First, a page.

The Fourth Circuit’s opinion last week in In re Marriott International, Inc., — F.4th —-, No. 21-1802 (4th Cir. Apr. 21, 2022), could prove useful to companies facing data breach class actions.  Following a data breach of the Starwood guest reservation system, Marriott investors brought securities claims alleging that the purported failure to disclose vulnerabilities in Starwood’s IT systems rendered certain public statements false or misleading.

For example, the investors argued that Marriott’s statement that “the integrity and protection of customer, employee, and company data is critical to us as we use such data for business decisions and to maintain operational efficiency” was misleading because it gave the “impression that Marriott was securing and protecting the customer data acquired from Starwood.”  The district court rejected this argument after finding that the challenged statements “did not assign a quality to Marriott’s cybersecurity that it did not have.”

The Fourth Circuit affirmed.  It rejected the investors’ reliance on district court cases holding that statements describing the strength of security measures may be false if the measures are actually deficient because “Marriott made no such representation.”  Instead, the Fourth Circuit agreed with the district court that a statement about the importance a company places on data security is not a representation about the quality or effectiveness of its security measures.  The Fourth Circuit also acknowledged that “[t]he fact that a company has suffered a security breach does not demonstrate that the company did not place significant emphasis on maintaining a high level of security.”  This case is an important precedent for dismissing complaints alleging false statements concerning data security.

Photo of Amy Heath Amy Heath

Amy Heath focuses on complex commercial litigation and class actions. She has handled matters involving contract, privacy, consumer protection, fraud, unfair competition, and intellectual property claims. She also has experience with internal investigations. Before practicing law, Amy served as an intelligence analyst.

Photo of Eric Bosset Eric Bosset

Eric Bosset is a partner whose practice encompasses a broad range of complex litigation matters, with an emphasis on (1) privacy, data security and consumer protection, (2) employment and ERISA, and (3) financial products and services. Eric has extensive experience in class actions…

Eric Bosset is a partner whose practice encompasses a broad range of complex litigation matters, with an emphasis on (1) privacy, data security and consumer protection, (2) employment and ERISA, and (3) financial products and services. Eric has extensive experience in class actions, MDL proceedings, and other multi-party lawsuits. His trial victories include a jury verdict in an employment class action lawsuit that The National Law Journal ranked among the 25 most notable defense verdicts of the year.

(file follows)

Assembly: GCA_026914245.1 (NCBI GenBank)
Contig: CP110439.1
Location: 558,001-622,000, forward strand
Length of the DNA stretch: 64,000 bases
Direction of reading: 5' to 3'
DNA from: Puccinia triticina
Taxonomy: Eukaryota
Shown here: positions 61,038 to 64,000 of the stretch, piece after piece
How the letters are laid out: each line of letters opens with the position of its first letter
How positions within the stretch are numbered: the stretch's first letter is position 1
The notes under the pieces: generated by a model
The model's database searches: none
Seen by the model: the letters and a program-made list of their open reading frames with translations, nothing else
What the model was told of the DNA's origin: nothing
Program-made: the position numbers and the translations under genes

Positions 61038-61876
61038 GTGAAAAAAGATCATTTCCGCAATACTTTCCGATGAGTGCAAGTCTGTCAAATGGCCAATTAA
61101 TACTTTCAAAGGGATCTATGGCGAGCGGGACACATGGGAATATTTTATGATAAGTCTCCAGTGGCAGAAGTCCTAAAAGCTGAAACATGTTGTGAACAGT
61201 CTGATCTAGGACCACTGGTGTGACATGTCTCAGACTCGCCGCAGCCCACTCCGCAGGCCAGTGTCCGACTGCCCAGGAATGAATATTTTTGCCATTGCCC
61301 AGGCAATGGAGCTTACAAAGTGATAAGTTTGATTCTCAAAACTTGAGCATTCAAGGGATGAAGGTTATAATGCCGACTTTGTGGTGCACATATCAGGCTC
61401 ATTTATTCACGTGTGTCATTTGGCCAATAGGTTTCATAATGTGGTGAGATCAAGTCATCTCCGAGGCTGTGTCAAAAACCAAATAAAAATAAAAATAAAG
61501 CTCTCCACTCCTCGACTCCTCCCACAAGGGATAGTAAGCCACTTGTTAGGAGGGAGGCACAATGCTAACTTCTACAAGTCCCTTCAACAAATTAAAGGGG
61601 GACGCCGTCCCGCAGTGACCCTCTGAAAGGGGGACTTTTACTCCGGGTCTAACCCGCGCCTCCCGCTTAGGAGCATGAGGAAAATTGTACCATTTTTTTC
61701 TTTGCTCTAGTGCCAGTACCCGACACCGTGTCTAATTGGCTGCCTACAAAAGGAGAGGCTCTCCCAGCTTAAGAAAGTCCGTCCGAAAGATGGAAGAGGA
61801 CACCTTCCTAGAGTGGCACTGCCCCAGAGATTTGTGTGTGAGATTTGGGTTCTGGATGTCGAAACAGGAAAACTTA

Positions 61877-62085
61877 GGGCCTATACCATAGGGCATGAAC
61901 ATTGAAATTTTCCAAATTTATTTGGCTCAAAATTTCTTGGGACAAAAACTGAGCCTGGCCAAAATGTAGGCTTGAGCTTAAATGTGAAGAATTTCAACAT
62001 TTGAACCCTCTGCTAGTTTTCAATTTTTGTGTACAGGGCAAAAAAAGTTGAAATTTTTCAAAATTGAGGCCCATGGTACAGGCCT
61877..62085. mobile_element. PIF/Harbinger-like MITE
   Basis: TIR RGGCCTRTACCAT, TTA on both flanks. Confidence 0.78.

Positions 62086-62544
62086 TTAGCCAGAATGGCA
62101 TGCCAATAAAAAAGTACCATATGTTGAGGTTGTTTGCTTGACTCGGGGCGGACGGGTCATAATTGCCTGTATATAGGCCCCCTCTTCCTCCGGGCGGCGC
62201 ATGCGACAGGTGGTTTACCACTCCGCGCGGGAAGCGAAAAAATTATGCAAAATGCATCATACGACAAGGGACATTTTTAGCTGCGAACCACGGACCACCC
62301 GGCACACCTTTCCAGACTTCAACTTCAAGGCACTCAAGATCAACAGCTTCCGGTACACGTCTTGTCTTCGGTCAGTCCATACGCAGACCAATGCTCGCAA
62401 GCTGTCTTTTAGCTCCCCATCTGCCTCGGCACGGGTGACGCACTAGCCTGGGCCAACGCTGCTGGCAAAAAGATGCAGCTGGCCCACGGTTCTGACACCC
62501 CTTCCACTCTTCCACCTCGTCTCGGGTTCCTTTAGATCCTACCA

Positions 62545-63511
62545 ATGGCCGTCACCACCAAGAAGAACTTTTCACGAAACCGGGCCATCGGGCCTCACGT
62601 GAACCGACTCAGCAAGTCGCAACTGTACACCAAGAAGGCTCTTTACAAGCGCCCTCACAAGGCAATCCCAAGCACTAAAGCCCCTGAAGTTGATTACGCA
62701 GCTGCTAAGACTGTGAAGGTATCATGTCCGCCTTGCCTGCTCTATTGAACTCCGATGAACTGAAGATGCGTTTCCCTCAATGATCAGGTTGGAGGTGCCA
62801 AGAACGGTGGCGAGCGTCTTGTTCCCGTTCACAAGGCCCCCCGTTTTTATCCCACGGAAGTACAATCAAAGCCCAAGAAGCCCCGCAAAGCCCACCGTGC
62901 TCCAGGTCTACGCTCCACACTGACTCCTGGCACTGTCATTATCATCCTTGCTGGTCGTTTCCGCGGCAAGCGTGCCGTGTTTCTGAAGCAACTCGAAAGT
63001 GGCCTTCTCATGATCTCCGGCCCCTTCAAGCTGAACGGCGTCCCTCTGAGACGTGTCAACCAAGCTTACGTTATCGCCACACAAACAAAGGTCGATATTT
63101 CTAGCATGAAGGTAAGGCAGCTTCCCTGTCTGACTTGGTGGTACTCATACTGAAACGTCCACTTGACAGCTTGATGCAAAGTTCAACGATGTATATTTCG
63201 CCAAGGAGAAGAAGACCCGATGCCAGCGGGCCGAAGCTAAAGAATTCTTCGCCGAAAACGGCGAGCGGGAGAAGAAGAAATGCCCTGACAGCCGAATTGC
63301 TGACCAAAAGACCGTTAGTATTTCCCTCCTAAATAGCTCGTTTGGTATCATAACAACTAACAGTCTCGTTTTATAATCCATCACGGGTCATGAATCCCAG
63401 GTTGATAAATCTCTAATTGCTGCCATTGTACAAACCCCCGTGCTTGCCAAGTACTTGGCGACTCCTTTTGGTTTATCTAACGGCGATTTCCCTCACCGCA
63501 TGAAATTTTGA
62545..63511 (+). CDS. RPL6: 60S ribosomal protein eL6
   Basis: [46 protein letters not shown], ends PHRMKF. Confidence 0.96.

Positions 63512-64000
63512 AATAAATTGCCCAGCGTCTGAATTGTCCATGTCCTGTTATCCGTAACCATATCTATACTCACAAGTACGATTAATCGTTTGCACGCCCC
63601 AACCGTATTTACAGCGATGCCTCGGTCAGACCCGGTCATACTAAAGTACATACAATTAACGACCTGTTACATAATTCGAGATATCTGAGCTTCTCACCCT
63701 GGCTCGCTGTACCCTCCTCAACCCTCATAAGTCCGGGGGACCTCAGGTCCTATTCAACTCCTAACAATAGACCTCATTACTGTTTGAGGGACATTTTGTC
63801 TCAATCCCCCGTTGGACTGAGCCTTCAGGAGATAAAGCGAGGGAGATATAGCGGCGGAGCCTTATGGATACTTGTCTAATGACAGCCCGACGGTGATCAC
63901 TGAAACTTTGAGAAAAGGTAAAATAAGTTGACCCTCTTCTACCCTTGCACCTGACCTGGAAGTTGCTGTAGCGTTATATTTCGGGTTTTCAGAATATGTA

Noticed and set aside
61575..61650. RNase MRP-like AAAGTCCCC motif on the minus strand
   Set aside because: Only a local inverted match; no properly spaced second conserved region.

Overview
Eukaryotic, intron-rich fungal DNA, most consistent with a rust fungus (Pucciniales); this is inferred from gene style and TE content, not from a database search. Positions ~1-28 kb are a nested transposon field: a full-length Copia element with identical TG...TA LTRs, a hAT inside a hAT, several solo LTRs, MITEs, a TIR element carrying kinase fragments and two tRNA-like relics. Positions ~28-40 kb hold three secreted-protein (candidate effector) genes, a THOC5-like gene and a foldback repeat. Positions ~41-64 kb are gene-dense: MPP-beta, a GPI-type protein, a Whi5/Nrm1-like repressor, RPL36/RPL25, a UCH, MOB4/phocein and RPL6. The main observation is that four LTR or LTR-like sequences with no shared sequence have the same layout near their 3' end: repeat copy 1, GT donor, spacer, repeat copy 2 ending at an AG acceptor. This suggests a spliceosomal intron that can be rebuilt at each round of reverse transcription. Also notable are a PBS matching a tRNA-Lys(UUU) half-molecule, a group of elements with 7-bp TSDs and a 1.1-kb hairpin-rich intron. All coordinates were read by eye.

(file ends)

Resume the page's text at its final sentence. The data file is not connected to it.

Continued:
Privacy and Consumer Protection

Eric was named “Most Valuable Player” in Privacy & Consumer Protection by Law360. He has an extensive practice representing Internet service providers, publishers and advertisers in class action litigation involving claims of unauthorized collection and disclosure of personally identifiable information (“PII”). He has successfully represented Microsoft, AOL, CBS, McDonald’s, Mazda, the Indianapolis Colts, and other companies in obtaining the dismissals of putative class action lawsuits that asserted federal law claims under the Electronic Communications Privacy Act (“ECPA”), Computer Fraud and Abuse Act (“CFAA”), and Video Privacy Protection Act (“VPPA”), as well as state law claims under the Illinois Biometric Information Privacy Act (“BIPA”) and for unfair practices, trespass, and invasion of privacy.

Eric also represents companies in connection with matters arising under the Fair Credit Reporting Act (“FCRA”), Fair and Accurate Credit Transaction Act (“FACTA”), Telephone Consumer Protection Act (“TCPA”), and other consumer protection statutes.

Employment and ERISA

Eric has extensive experience defending companies in individual and class action litigation brought under federal and state laws concerning discrimination, retaliation, whistleblowing, wage and hour disputes, and wrongful termination, as well as in class action litigation involving the Employee Retirement Income Security Act (“ERISA”). Eric has the rare distinction of having tried and won a jury verdict in a class action lawsuit alleging “pattern or practice” discrimination on the basis of age in connection with a corporate reduction in force. Bush, et al. v. Deere & Company (C.D. Ill.). He also secured the reversal on appeal of a class certification order in a “stock drop” lawsuit that claimed breaches of fiduciary duty in the administration of a company retirement savings plan. In re Schering Plough Corporation ERISA Litig., 589 F.3d 585 (3d Cir. 2009). Eric also represents clients in EEOC investigations.

Financial and Fintech

Eric’s practice includes the representation of financial and fintech companies on a broad array of civil litigation, arbitration, and regulatory enforcement matters relating to financial products and services, including matters for Wells Fargo Bank, JPMorgan Chase, Synchrony Bank, Envestnet, Yodlee, and MidFirst Bank.